@Then("I should see link to '(.*)'")
        public void iShouldSeeLinkTo(String searchResult) throws Throwable {
        googleSearchSteps.verifyResult(searchResult);
        }
        }
        
        Info: We use @Steps to add a layer of abstraction between the "what" and the "how" of our acceptance tests.
        Step definitions describe "what" the acceptance test is doing, in clear business domain language.
        So we say "I search for 'Serenity BDD'", not "user enters 'Serenity BDD' into google search field and clicks on the search button".
        

File structure for step definitions, steps and running test classes looks like:

File structure

5) Steps:

Step Library is a Java class, with methods annotated with the @Step annotation:

        GoogleSearchSteps.java
        public class GoogleSearchSteps {
        GoogleSearchPage searchPage;
        GoogleResultsPage resultsPage;

        @Step
        public void openGoogleSearchPage() {
        searchPage.open();
        }
        @Step
        public void searchFor(String searchRequest) {
        resultsPage = searchPage.searchFor(searchRequest);
        }
        @Step
        public void verifyResult(String searchResult) {
        List<String> results = resultsPage.getResultsList();
          Assert.assertTrue(results.contains(searchResult));
          }
          }
          


Step definitions should not be complex, and should focus on working at a single level of abstraction. Step definitions typically operate with web services, databases, or WebDriver page objects. For example, in automated web tests like this one, the step library methods do not call WebDriver directly, but they rather interact with Page Objects.

6) Page Objects:

Page Objects hide the WebDriver implementation details about how elements on a page are accessed and manipulated behind simple methods. Like steps, Page Objects are reusable components that make the tests easier to understand and to maintain.

After extending your page with Page Object, WebDriver instance will be injected into the current page. All you need is to implement WebDriver code that will interact with the page. For example, here is the page object for the Google search page:

          @DefaultUrl("https://google.com")
          public class GoogleSearchPage extends PageObject {
          @FindBy(id = "lst-ib")
          private WebElement searchInputField;
          @WhenPageOpens
          public void waitUntilGoogleLogoAppears() {
          $("#hplogo").waitUntilVisible();
          }
          public GoogleResultsPage searchFor(String searchRequest) {
          element(searchInputField).clear();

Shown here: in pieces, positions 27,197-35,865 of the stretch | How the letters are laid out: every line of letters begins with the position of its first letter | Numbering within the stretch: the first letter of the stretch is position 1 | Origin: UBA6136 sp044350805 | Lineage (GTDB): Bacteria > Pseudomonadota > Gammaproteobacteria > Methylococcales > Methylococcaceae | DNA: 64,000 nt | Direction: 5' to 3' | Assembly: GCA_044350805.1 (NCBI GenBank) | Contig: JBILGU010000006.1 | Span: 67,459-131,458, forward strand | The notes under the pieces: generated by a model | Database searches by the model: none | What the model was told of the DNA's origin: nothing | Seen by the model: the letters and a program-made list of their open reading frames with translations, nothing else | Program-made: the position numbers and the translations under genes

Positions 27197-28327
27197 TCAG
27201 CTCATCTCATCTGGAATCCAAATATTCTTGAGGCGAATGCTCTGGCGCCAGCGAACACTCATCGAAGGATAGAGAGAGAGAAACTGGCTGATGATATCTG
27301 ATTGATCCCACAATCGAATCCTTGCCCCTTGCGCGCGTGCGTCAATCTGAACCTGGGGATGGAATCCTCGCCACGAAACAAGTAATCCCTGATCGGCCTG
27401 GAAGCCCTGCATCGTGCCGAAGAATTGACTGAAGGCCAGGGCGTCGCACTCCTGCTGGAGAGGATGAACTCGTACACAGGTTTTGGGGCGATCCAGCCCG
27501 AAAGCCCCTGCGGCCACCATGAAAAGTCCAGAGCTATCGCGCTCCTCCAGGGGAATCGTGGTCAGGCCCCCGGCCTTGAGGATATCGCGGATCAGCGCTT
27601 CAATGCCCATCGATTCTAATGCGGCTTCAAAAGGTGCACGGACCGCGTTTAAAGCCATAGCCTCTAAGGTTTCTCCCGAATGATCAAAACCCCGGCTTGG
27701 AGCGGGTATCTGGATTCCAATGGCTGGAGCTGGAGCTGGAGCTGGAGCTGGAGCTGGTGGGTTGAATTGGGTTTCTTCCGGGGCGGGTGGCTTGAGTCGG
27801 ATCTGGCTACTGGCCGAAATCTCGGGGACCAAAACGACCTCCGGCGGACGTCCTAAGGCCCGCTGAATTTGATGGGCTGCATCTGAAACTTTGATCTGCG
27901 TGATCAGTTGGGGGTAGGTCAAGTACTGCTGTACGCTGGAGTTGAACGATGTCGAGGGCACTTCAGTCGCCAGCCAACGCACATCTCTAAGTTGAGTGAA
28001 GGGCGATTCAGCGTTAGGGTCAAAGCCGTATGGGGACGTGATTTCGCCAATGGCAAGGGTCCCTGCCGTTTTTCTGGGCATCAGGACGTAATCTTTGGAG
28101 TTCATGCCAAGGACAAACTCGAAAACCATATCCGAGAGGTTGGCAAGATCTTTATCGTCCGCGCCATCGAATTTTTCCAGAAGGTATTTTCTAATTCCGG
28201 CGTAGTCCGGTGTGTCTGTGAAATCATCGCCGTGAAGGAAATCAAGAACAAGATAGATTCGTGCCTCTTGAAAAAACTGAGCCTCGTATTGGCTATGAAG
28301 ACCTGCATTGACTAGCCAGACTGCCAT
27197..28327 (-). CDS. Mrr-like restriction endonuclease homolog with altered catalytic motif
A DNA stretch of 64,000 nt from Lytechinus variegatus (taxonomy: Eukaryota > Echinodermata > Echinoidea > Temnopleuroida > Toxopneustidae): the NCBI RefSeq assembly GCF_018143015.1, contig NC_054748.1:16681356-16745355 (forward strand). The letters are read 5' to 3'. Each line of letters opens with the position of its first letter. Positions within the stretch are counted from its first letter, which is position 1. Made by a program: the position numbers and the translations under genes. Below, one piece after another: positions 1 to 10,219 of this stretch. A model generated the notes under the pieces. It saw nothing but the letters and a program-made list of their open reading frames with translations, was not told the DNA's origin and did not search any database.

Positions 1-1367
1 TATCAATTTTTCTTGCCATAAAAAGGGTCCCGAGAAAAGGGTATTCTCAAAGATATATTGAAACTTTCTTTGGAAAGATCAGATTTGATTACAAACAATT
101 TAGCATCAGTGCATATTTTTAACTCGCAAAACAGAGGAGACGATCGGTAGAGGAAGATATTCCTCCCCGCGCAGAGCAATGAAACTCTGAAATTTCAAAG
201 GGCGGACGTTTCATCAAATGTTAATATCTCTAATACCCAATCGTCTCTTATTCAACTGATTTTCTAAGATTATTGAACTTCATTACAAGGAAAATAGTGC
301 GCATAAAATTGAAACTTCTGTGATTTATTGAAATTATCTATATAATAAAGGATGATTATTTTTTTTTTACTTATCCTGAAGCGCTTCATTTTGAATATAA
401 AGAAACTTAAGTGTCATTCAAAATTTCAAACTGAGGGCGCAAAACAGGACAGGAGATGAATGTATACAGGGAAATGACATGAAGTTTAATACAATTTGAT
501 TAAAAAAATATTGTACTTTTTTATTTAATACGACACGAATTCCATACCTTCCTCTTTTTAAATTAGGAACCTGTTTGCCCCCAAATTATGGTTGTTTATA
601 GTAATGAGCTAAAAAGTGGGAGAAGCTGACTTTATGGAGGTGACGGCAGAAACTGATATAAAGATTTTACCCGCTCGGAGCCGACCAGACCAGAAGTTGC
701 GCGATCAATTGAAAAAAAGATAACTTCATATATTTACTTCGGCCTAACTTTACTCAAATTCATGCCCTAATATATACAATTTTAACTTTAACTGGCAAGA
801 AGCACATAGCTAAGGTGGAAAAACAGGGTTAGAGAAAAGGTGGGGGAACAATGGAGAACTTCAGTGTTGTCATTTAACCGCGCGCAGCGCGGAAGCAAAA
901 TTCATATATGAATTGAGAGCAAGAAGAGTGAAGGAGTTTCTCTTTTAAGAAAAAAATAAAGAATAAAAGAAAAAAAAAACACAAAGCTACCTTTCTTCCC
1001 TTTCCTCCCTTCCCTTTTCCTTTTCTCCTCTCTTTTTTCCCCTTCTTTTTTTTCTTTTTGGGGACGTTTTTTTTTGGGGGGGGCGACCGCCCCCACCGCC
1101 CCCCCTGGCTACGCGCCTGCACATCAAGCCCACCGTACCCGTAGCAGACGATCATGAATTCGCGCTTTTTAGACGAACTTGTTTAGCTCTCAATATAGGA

element(searchInputField).typeAndEnter(searchRequest);
          return new GoogleResultsPage(getDriver());
          }
          }
          
          Info: WebDriver method open() opens page according to @DefaultUrl annotation.
          If @DefaultUrl is missing - WebDriver will open webdriver.base.url from property file.
          
          Info: You can use the $ method to access elements directly using CSS, id or XPath expressions.
          Or, you may use a member variable annotated with the @FindBy.
          

Running and debugging

For running your test, use maven command: mvn clean verify

Maven command

During execution you could monitor logs:

Logs

For debugging you should have debug profile in a pom.xml file:

Reports

As for me, reports is the best Serenity feature. You can compile living documentation, combine features and stories in a step-by-step narrative format that includes test data and their execution screenshots.

Main report page shows a wealth of information about tests: count of tests, duration of execution, failed and pending tests, etc.

Main report page

For example, this page illustrates the test results for our first scenario:

Test results for scenario

Also, example tables can be a great way to summarize business logic:

Example tables

And example of report results with errors:

Report results with errors

Keep in mind that report will show you what work has been done, and what work is in progress. Any scenario that contains steps without matching step definition methods will appear in the reports as Pending.

Serenity will use feature package structure to group and combine test results for each feature. This way, Serenity can report how well each requirement has been tested, and what requirements have not been tested:
Group and combine test results
You can take a look at this project at Github

Have thoughts on this post, then why not comment it?

Yevhen

Yevhen

Hi, I am Yevhen, Head of Automated Testing Department at Romexsoft, where we developed RAT automated testing framework.

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Comments

  • Thanks for the program I have taken the git copy of your project and ran the program everything working fine but
    for me the report with pie graph is not generating or may be I am not looking at the right location for the main report file. Could you please help me

    Nishant Singh